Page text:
boiler noisy woman holding hands over ears

Why Is My Boiler Noisy?

Why is my boiler noisy? There are numerous reasons that a boiler or central heating starts to produce unwanted rattles, knocks, squeaks, etc. In fact, there are so many potential issues we have split this blog into three parts, just to make it easier to digest.This is a very common fault we call engineers out to solve. As you know, your central heating boiler is the source of heat for your home. It requires input from three elements to make it work: fuel, such as gas or oil; electricity, to power the components; and water to transfer the heat around the heating system from your boiler (radiators, underfloor heating etc.). There is a lot ensuring these three supplies work safely and efficiently. In this blog, we will look at the common causes associated with fuel for these irritation noises, and suggest the best course of action you can take to solve the issue.

>>>>>> For water related noises, read our blog here <<<<<<

>>>>>> For electrical related noises, read our blog here <<<<<<

Why is my boiler noisy? Burning Fuel

Below is a list of unwanted sounds and potential causes produced by a noisy boiler.

  • Sloshing of water sound – condensate
  • High pitch squealing – pump
  • Chugging noise – sludge
  • Boiling – restriction/blockage
  • Rattling – case
  • Knocking – scale
  • Chattering – gas valve
  • Hooting – fan/flue issues
  • Crackling – short circuit
  • Ticking – ignition
  • Creaking – bearings,
  • Clanking – fan
  • Buzzing/Humming – gas valve, div valve, fan, pump

Natural gas fuels the common boiler in the UK, so for ease of explaining potential noise problems, we will use gas as an example. Oil and solid fuels may have other noise issues not related to this blog.

First up, it is worth noting there is little you can do personally if there is an issue with the gas causing unwanted noise to occur. You will need the expertise of a Qualified Gas Safe Engineer. However, if you understand the process, it can help resolve the issue quicker.

Gas feeds into your meter via a regulator. This governs the flow of gas to ensure a stable flow of gas and protects gas components in your property. Although a rare problem, the regulator can start to cause issues with the supply, which in turn can lead to the boiler making storage noises. Engineers will pick up the issue through their essential tests.

Inside the boiler

Gas flows from a meter to the boiler via gas pipework to a manual isolation valve under the boiler. Another highly unlikely issue is tinkling noise from any debris inside the pipe. Again, all work requires expert help. In most cases, we leave the isolation valve turned on, so no problems with noise here. Get inside the boiler and this is where we find most gas related potential noisy problems.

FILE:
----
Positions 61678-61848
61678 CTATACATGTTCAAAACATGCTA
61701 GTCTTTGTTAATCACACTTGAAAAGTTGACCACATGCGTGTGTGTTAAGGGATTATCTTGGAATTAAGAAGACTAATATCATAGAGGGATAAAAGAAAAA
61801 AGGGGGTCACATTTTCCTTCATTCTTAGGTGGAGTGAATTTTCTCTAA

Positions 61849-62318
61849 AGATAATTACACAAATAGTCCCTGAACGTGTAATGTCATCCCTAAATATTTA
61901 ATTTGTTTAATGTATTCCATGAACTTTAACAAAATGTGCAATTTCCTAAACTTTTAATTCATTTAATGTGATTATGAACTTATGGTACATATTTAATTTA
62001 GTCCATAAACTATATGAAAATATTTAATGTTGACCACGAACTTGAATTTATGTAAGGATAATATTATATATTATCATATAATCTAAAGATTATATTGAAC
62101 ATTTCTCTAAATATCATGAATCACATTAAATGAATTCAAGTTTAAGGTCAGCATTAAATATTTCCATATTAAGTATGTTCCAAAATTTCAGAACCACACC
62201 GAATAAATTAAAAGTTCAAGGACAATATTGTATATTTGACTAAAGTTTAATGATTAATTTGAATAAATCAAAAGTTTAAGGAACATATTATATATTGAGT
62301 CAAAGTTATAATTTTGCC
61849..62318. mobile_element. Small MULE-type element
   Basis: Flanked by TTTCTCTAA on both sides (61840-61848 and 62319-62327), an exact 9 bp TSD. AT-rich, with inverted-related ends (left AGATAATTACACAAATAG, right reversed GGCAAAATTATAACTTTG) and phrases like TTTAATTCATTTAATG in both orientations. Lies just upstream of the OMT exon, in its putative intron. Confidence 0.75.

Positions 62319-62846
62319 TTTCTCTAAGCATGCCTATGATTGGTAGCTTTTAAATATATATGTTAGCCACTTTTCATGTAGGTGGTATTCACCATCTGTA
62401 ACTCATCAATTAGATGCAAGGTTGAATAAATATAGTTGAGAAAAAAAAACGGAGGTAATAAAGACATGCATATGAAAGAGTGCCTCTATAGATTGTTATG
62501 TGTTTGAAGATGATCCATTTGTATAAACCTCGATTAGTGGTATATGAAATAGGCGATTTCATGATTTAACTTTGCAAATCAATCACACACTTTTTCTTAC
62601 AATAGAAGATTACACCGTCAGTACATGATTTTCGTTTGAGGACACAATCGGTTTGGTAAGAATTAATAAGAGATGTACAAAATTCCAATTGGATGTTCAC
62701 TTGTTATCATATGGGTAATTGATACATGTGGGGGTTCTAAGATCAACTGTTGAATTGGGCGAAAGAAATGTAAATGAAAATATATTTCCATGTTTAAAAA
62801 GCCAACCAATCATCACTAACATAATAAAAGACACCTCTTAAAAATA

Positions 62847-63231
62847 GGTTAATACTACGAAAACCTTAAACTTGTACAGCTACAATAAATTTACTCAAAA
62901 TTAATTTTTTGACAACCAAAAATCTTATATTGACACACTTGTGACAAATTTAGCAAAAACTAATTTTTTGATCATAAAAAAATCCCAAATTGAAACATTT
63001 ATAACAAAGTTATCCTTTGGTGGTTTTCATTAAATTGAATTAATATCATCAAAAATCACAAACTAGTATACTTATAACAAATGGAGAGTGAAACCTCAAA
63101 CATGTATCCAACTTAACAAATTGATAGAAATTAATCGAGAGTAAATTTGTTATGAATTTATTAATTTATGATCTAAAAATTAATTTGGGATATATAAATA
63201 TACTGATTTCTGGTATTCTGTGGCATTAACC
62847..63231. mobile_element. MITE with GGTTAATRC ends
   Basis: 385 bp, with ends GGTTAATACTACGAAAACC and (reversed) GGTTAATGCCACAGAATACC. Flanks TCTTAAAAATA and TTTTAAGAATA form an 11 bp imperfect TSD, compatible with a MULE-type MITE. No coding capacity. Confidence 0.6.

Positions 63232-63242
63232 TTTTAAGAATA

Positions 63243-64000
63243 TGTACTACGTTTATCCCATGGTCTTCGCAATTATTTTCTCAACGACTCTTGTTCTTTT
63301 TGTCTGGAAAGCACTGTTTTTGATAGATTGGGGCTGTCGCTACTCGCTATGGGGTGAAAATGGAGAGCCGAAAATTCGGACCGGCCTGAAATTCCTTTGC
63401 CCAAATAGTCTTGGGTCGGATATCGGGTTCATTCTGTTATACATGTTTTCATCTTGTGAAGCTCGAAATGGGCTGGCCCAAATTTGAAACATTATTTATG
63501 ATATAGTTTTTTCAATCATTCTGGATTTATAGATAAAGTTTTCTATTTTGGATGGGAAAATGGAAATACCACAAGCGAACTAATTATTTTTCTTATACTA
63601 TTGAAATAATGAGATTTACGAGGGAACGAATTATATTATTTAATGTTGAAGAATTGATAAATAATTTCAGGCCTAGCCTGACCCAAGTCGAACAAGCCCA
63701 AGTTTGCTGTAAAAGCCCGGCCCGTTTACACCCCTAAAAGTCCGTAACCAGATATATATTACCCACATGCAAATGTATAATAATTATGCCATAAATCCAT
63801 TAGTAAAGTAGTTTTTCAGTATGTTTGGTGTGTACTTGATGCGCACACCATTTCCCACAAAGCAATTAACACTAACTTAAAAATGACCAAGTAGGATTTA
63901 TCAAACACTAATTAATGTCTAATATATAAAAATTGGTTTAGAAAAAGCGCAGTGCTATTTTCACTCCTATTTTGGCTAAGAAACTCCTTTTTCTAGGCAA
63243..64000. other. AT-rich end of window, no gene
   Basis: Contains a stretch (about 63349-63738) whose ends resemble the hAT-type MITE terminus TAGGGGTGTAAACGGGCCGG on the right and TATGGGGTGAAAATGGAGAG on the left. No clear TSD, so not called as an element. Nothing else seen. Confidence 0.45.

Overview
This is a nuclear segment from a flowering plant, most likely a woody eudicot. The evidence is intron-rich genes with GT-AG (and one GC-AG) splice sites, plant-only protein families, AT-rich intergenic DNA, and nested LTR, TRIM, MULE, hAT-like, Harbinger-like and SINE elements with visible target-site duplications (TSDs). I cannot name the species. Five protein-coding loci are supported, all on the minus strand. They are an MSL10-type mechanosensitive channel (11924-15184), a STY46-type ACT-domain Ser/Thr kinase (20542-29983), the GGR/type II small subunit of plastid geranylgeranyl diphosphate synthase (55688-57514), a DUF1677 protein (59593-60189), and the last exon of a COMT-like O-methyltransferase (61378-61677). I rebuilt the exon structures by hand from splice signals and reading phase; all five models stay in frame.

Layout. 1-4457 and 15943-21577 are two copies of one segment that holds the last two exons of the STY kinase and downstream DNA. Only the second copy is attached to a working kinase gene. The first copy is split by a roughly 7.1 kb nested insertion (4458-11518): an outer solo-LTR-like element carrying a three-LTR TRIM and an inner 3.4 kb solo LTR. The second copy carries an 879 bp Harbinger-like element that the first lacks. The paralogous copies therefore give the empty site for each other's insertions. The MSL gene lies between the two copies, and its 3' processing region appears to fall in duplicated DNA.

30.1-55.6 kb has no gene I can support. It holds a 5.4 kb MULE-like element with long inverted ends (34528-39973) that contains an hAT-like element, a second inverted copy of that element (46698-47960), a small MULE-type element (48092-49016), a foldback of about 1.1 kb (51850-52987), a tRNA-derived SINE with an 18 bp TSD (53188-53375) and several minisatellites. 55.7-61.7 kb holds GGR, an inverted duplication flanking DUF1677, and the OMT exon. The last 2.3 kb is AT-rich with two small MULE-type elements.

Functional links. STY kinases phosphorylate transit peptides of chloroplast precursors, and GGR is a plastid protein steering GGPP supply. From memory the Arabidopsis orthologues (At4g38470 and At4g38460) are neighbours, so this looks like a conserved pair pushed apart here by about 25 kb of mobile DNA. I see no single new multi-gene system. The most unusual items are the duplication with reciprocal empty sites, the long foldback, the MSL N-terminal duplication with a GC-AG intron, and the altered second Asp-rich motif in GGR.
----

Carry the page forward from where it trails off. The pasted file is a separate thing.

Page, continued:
First, the gas valve holds the gas until the boiler sends a signal for the gas valve to operate. Gas valves have a tendency to make a chattering or humming noise when faulty and sometimes accompanied by a strange hooting or chugging noise. The chattering is the faulty gas valve opening and closing rapidly, leading to an inconsistent supply of gas to the burner (hence the chugging noise). Gas valve issues will require a Gas Safe Qualified Engineer to repair the fault.

Modern boilers have a fan connected to the gas valve which pulls the gas through. The fan speed provides the correct mixture of gas and air to burn efficiently and smoothly, before sending it into the combustion chamber. If the fan is sticking or seizing up it can produce cycling of the gas firing up and going out. This will only last a few moments until the boiler senses the gas hasn’t stabilised and will shut the boiler down. It will also issue a fault code. Again, this will require a qualified engineer to repair.

Burning the gas

Once lit, the gas burns in the combustion chamber to heat the heat exchanger. If the burner has a restriction to it or damaged or worn, then this could produce an unfamiliar noise or sound unusually loud in operation. Once the gas has burned, the products of combustion exit via the flue, and condensation from the burning process exits via a sump through a condensate pipe. Condensates can block, especially with freezing temperatures, which can lead to a sloshing noise from the boiler. This is the sump overflowing back into the boiler. You can check the condensate termination and make sure it isn’t frozen or blocked with leaves etc. Flues can cause hooting noises when they wear out. The engineer will check the continuity of the flue in this circumstance.

The best advice is to seek a qualified Gas Safe engineer to check it over. If you have any questions please get in touch.

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